Posted by Clint Watts:
While it’s not uncommon to see Ayman al-Zawahiri wagging his finger in a quarterly or semi-annual propaganda video spewing the usual anti-American rhetoric, it is unusual to see al Qaeda leaders issuing guidance and directives to subordinates in publicly available guidelines. As-Sahab Media, an al Qaeda media outlet, recently released Zawahiri’s “General Guidelines for Jihad” in both Arabic and English. Zawahiri has issued public edicts to followers before, but this latest installment feels quite different and its delivery and content suggests several changes and tensions that may be afoot inside al Qaeda global organization.
First, let’s explore why Zawahiri would issue public rather than private guidance to the global jihadi community. Normally, al Qaeda might broadcast strategic vision publicly, but reserve directives and corrective guidance via secure communications. The most famous intercept of these private communications comes from Zawahiri’s 2006 scolding of abu Mus’ab al-Zarqawi for counterproductive violence against Shia in Iraq. In addition, the Harmony documents provide countless other examples of al Qaeda’s internal directives and squabbles. More recently some private communications to jihadi groups in Syria have allegedly surfaced showing dissatisfaction between Zawahiri and al Qaeda in Iraq’s emir abu Bakr al-Baghdadi. Al Qaeda, like most any terrorist organization, normally delivers these messages in private for several reasons:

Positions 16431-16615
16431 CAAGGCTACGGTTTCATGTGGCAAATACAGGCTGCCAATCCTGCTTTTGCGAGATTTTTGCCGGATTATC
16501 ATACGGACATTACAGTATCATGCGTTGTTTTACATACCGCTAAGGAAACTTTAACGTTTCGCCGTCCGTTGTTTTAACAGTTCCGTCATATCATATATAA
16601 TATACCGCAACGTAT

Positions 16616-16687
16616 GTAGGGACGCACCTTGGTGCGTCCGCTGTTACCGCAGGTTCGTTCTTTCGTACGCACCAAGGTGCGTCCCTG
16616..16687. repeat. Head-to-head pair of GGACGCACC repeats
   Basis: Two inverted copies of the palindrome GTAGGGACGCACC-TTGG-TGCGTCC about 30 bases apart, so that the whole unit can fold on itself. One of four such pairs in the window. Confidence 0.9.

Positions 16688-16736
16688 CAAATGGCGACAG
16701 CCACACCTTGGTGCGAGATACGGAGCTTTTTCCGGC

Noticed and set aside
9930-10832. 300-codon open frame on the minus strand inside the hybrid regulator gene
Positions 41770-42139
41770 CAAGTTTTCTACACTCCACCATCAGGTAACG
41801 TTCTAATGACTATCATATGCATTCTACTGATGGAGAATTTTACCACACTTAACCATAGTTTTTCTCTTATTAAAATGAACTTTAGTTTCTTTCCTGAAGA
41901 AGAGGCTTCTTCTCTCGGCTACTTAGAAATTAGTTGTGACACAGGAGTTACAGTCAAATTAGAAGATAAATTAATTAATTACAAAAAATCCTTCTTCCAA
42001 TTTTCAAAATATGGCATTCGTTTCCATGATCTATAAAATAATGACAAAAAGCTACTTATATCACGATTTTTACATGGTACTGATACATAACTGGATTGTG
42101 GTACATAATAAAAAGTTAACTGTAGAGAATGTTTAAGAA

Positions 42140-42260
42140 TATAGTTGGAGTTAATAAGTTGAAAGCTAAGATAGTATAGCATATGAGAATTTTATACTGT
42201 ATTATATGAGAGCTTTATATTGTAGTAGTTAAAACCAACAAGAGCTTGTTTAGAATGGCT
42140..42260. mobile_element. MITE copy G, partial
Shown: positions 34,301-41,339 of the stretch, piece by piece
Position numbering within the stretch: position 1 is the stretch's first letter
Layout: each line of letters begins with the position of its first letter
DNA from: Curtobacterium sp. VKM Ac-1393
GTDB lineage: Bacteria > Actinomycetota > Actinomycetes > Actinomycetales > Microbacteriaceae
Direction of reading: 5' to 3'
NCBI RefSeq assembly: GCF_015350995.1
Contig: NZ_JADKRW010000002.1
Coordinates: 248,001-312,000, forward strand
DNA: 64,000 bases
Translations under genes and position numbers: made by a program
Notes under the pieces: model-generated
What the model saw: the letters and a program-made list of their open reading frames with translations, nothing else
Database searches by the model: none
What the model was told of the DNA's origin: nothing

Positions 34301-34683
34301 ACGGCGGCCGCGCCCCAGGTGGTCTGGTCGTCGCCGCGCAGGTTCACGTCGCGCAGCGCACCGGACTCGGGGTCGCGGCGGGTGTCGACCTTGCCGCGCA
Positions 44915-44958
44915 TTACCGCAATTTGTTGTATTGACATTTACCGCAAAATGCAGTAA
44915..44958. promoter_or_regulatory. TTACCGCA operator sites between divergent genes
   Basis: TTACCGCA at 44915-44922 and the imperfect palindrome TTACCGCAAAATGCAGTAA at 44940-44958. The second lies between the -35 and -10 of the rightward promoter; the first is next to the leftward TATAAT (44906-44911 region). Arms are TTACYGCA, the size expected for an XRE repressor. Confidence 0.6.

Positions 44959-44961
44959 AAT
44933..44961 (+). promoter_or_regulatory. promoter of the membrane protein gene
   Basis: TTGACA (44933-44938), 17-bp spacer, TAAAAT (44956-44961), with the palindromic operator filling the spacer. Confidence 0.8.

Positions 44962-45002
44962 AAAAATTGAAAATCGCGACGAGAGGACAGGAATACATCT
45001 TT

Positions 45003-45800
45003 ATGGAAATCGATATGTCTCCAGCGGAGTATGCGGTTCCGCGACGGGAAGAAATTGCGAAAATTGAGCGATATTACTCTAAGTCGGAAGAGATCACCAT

- Airing internal squabbles publicly hurts the organization’s popular support and certain leader’s authority,
- Public messaging can reveal strategy and orders to adversaries (counterterrorists) enabling their efforts to defeat the terrorist organization, and
- Such messaging can, at times, severely reduce the security and success of al Qaeda affiliates.
In short, this message went public because Zawahiri’s guidance isn’t being followed. Al Qaeda Central messages and directives either can’t get to affiliates or they are being ignored. Both scenarios are problematic for the terror group.
Second, the content of Zawahiri’s guidelines goes beyond grand vision instructing individual jihadis on what exactly to avoid. Previous messages, whether from Bin Laden, Zawahiri or even Anwar al-Awlaki, have given rather broad suggestions to jihadis such as go to “Jihad in country fill in the blank” or “Do-Jihad-At-Home”. But Zawahiri’s latest guidelines suggest something more specific. Today, he doesn’t seem to be speaking to the global jihadi movement as a whole but instead communicating directly to jihadis enmeshed in affiliates engaged in battles across North Africa and the Middle East. Zawahiri writes,
We call upon the heads of all groups and organizations that work under Qaidatul Jihad Organization (al Qaida) and all our supporters and sympathizers to spread these guidelines amongst their followers, whether in positions of responsibility or ordinary individuals; for this document contains no hidden secrets, rather it is a general policy guideline.
I can’t recall one paragraph in any al Qaeda document that reveals as much as this one.
Read more at FPRI